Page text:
Instead, district administrators are again playing a familiar waiting game — looking to the state Legislature and hoping lawmakers choose to fully fund public education during the upcoming session, which kicks off in January. The best most superintendents hope for is full funding of the Mississippi Adequate Education Program (MAEP), the funding formula that became law in 1997 but has only been followed twice in 18 years. If Initiative 42 had passed, lawmakers would have been required by the constitution to follow the formula.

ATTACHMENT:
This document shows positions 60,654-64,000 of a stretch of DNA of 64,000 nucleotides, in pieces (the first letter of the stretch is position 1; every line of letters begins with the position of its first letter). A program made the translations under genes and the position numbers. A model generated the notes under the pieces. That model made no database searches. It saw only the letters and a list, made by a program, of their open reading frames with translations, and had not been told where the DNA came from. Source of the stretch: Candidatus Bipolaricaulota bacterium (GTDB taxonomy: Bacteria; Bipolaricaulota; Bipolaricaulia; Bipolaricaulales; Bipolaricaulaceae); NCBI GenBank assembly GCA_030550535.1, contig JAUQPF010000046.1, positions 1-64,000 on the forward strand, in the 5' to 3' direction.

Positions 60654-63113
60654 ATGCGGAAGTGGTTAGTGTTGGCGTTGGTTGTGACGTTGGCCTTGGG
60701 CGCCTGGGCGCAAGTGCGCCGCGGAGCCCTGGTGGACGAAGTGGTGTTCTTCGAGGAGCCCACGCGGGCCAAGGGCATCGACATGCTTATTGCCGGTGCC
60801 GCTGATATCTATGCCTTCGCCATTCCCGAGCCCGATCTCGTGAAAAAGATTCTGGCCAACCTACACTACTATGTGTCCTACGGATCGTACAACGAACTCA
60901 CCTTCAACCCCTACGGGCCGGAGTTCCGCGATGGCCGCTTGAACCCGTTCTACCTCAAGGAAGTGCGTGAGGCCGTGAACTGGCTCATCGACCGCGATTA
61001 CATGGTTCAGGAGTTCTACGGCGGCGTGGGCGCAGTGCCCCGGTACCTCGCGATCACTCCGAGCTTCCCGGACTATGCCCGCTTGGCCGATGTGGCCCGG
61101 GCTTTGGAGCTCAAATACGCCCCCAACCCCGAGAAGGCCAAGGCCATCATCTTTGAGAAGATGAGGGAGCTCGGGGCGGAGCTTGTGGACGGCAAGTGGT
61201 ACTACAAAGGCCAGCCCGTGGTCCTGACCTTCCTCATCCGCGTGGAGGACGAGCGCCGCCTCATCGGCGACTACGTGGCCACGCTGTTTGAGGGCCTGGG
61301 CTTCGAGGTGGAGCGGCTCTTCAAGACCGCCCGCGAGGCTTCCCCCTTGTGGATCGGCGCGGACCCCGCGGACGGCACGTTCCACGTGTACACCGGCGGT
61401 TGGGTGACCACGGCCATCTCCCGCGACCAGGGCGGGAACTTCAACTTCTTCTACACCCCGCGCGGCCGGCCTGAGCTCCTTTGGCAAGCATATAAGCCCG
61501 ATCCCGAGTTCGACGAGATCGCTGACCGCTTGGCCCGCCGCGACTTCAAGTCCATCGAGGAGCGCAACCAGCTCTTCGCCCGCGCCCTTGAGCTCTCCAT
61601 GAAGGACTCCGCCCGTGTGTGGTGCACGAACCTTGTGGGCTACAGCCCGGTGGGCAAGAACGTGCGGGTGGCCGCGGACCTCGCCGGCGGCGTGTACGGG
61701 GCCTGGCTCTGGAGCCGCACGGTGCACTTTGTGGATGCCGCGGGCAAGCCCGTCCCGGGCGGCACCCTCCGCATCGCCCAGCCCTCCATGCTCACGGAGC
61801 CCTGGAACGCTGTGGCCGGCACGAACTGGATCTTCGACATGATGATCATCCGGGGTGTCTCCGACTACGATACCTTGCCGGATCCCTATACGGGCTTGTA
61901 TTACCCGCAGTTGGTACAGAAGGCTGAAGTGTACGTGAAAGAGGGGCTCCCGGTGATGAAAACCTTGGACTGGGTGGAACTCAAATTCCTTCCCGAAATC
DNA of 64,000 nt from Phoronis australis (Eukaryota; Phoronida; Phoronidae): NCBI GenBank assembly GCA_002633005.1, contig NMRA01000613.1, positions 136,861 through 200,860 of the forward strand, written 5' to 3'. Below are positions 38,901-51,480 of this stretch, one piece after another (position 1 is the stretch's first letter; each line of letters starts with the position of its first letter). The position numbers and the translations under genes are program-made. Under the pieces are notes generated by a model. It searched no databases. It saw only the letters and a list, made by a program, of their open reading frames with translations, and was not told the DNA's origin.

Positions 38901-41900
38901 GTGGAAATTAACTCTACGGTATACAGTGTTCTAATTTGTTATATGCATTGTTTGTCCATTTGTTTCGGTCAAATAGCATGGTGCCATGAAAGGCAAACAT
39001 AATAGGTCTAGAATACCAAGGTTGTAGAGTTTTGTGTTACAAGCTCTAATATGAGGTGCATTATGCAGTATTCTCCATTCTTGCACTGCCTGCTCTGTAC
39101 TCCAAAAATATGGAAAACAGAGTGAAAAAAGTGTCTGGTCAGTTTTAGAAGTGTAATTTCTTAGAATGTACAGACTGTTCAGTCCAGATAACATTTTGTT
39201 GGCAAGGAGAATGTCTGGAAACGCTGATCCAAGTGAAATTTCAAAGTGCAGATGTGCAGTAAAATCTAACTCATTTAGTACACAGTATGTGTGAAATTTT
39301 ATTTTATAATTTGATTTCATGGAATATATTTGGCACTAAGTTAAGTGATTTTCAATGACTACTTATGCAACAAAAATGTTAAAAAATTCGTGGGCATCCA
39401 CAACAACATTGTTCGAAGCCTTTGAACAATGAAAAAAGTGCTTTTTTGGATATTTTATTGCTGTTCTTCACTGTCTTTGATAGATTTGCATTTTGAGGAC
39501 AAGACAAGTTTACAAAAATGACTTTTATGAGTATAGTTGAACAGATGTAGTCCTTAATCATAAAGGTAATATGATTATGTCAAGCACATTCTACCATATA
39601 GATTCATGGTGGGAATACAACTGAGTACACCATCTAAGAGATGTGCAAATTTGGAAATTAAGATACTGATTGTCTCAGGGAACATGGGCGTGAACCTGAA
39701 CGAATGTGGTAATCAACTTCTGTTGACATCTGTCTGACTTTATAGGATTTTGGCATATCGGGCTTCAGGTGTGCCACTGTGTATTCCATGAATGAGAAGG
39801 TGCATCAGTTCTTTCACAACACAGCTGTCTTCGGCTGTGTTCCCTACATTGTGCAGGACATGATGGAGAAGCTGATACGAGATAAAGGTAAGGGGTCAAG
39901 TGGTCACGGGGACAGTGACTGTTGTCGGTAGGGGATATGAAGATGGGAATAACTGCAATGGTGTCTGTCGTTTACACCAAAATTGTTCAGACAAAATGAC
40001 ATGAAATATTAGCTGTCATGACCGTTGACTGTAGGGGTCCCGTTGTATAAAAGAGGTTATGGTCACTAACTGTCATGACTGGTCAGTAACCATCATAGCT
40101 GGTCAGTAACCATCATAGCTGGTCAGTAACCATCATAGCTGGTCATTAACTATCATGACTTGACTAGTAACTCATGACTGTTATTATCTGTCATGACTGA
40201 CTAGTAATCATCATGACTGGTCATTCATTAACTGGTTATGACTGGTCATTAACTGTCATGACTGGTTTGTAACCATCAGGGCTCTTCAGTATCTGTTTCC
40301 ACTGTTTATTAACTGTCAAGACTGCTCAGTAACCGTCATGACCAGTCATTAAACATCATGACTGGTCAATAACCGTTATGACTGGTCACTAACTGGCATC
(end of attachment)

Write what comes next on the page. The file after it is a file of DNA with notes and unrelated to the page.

The MAEP law itself may even be on the chopping block if some Mississippi Republican leaders have their way. The day after Initiative 42’s defeat, Lt. Gov. Tate Reeves and House Speaker Philip Gunn both said they wanted to make changes to the funding formula.
Reeves said he wants to fund schools based on average per-student expenditures of districts that currently have a B or higher rating on the state’s accountability model. The model assigns schools student-like grades of A, B, C, D or F, based on a mix of indicators including test scores, attendance and graduation rates. And, like students with low grades, districts rated a D or F are considered unsuccessful. Schools that repeatedly fail can be taken over by the state.